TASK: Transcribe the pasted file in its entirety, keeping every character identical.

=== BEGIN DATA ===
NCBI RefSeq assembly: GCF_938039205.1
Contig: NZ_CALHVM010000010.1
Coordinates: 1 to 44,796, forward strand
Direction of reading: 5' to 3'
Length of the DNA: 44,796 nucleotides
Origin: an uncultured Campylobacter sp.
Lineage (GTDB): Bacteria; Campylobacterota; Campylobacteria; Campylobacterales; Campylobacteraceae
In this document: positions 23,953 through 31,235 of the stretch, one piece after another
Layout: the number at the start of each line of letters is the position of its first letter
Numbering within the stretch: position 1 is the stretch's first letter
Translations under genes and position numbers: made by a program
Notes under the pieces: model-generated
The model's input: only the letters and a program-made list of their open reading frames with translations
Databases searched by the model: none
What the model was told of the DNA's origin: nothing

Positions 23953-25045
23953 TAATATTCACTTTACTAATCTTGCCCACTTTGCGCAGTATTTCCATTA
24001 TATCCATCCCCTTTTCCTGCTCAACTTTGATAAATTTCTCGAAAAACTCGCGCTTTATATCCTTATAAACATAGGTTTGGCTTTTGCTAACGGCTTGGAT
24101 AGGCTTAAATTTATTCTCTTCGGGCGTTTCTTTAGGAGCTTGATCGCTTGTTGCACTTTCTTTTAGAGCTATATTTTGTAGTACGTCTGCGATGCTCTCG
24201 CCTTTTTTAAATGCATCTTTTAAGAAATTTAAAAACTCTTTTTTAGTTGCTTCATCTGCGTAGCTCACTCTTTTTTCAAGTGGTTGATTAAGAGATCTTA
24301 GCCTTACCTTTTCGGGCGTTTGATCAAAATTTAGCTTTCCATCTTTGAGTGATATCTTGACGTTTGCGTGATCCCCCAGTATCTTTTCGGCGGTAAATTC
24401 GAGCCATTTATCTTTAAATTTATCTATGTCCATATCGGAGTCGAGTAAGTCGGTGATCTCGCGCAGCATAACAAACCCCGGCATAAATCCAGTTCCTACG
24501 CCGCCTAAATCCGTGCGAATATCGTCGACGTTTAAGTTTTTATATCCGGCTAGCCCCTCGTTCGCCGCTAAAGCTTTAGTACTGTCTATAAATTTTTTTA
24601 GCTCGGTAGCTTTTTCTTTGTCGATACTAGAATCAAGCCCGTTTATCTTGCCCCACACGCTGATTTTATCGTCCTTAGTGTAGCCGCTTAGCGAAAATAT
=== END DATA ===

NCBI RefSeq assembly: GCF_938039205.1
Contig: NZ_CALHVM010000010.1
Coordinates: 1 to 44,796, forward strand
Direction of reading: 5' to 3'
Length of the DNA: 44,796 nucleotides
Origin: an uncultured Campylobacter sp.
Lineage (GTDB): Bacteria; Campylobacterota; Campylobacteria; Campylobacterales; Campylobacteraceae
In this document: positions 23,953 through 31,235 of the stretch, one piece after another
Layout: the number at the start of each line of letters is the position of its first letter
Numbering within the stretch: position 1 is the stretch's first letter
Translations under genes and position numbers: made by a program
Notes under the pieces: model-generated
The model's input: only the letters and a program-made list of their open reading frames with translations
Databases searched by the model: none
What the model was told of the DNA's origin: nothing

Positions 23953-25045
23953 TAATATTCACTTTACTAATCTTGCCCACTTTGCGCAGTATTTCCATTA
24001 TATCCATCCCCTTTTCCTGCTCAACTTTGATAAATTTCTCGAAAAACTCGCGCTTTATATCCTTATAAACATAGGTTTGGCTTTTGCTAACGGCTTGGAT
24101 AGGCTTAAATTTATTCTCTTCGGGCGTTTCTTTAGGAGCTTGATCGCTTGTTGCACTTTCTTTTAGAGCTATATTTTGTAGTACGTCTGCGATGCTCTCG
24201 CCTTTTTTAAATGCATCTTTTAAGAAATTTAAAAACTCTTTTTTAGTTGCTTCATCTGCGTAGCTCACTCTTTTTTCAAGTGGTTGATTAAGAGATCTTA
24301 GCCTTACCTTTTCGGGCGTTTGATCAAAATTTAGCTTTCCATCTTTGAGTGATATCTTGACGTTTGCGTGATCCCCCAGTATCTTTTCGGCGGTAAATTC
24401 GAGCCATTTATCTTTAAATTTATCTATGTCCATATCGGAGTCGAGTAAGTCGGTGATCTCGCGCAGCATAACAAACCCCGGCATAAATCCAGTTCCTACG
24501 CCGCCTAAATCCGTGCGAATATCGTCGACGTTTAAGTTTTTATATCCGGCTAGCCCCTCGTTCGCCGCTAAAGCTTTAGTACTGTCTATAAATTTTTTTA
24601 GCTCGGTAGCTTTTTCTTTGTCGATACTAGAATCAAGCCCGTTTATCTTGCCCCACACGCTGATTTTATCGTCCTTAGTGTAGCCGCTTAGCGAAAATAT